A new state Web page stuck Friday morning, so the wrong toll rates appeared during the Interstate 405 commute, but road signs were correct.
A new Washington state Web page displayed the wrong prices Friday morning for the Interstate 405 express toll lanes. The problem was fixed just before 9 a.m.
Early in the commute, the numbers froze on screen.
So as congestion mounted — and the map itself showed black and red patches — the toll rates looked too low, as if traffic flowed freely.
However, the color codes for congestion worked properly, said Ethan Bergerson, spokesman for the Washington State Department of Transportation (WSDOT).
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Toll-rate signs along the freeway remained accurate, he said, and drivers were charged the correct rates.
A hearing was held Thursday on a bill sponsored by Rep. Mark Harmsworth, R-Mill Creek, to repeal one of the two express toll lanes between Bellevue and Bothell. Sen. Andy Hill, R-Redmond, has joined him.
The state recently paved a new I-405 lane from Bellevue to Bothell, funded by statewide gas taxes. Many years ago, it was to be a general purpose lane. But the Legislature and WSDOT opted to toll it, and the bus-carpool lane that existed.
Express toll lanes allow drivers to buy a faster trip than if they stay in the clogged general-purpose lanes. Buses, motorcycles and carpools of at least three people (two during off-peak hours) may use the express lanes for free, if they have a special FlexPass. Toll rates rise as the lanes fill, to limit entry, so express lanes flow at 45 mph or higher.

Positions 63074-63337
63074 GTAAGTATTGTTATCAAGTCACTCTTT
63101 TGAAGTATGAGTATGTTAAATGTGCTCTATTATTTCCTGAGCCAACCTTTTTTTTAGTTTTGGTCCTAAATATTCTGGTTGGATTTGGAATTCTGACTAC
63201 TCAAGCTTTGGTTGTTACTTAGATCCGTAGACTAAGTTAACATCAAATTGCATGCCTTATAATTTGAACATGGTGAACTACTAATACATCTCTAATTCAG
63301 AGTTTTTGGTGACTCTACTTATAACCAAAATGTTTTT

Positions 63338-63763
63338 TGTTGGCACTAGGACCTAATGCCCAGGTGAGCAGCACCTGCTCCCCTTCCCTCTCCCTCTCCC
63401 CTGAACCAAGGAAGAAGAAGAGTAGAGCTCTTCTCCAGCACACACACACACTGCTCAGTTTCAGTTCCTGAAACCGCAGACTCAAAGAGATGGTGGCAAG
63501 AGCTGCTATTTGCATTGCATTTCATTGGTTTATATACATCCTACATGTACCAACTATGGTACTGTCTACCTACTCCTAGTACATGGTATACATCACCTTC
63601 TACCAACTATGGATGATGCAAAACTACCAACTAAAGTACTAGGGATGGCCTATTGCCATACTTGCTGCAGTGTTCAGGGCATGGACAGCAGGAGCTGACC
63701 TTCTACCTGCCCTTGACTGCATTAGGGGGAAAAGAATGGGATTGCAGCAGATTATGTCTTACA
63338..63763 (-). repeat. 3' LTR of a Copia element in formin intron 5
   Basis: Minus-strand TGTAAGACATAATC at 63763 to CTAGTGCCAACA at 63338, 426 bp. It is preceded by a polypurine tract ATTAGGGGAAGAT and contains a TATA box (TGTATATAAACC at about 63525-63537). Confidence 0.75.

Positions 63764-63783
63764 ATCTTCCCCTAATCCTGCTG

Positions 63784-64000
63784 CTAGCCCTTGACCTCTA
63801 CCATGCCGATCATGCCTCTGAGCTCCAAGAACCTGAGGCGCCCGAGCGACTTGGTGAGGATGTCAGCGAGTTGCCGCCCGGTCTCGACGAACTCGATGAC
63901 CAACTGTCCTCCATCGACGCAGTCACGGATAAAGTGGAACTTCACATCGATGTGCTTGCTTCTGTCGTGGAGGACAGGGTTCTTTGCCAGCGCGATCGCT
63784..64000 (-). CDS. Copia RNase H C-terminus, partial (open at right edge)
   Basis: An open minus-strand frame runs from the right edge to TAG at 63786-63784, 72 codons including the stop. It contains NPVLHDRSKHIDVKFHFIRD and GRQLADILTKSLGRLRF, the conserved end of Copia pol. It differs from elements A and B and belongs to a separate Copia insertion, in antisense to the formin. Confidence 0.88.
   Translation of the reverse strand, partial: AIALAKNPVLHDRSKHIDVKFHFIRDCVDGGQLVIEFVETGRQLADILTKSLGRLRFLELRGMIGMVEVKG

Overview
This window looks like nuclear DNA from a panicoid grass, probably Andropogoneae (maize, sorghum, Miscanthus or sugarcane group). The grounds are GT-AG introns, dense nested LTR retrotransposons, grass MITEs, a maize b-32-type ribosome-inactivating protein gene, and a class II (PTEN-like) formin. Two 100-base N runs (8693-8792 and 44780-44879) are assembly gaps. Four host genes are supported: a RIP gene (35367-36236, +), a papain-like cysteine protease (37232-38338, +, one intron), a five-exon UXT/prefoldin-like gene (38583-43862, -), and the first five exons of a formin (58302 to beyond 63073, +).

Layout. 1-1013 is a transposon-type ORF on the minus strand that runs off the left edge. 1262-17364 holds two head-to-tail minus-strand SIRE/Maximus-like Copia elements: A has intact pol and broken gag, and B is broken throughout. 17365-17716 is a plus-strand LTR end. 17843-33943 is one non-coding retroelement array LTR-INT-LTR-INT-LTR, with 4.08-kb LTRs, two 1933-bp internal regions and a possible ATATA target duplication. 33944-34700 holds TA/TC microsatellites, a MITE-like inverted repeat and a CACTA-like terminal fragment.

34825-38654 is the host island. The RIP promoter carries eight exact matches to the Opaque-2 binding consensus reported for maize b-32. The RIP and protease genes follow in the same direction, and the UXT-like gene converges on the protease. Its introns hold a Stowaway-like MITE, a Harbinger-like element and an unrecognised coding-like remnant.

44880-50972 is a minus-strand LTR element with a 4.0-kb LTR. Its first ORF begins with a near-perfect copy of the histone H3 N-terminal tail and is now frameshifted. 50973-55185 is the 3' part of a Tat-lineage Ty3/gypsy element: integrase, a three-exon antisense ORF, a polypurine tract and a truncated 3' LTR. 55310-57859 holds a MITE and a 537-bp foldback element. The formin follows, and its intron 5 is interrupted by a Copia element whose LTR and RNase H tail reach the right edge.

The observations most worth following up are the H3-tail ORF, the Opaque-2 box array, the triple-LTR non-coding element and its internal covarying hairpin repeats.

Demand has sometimes overwhelmed state predictions. On busy days, the tolls have surpassed $7, $8 or $9, and reached the $10 maximum a few times.
But the greatest problem might not be toll philosophy, but geometry.
Chronic bottlenecks and weaving occur where two toll lanes narrow to one, between Bothell and Lynnwood — at the same time the area’s housing, business and traffic are growing rapidly. There are no direct access ramps from Bothell into the toll lanes.
Friday’s Web page, which went live this week, is maintained by WSDOT and is not the responsibility of the state’s tolling contractor, Texas-based Electronic Transaction Consultants.
Bergeson said the state hasn’t gotten complaints about the Friday Web freeze.
“We fixed it by restarting the server,” he said.
The WSDOT cautioned users that the toll-price website was a courtesy, and there could be occasional errors, he said. The most reliable information is posted along the road.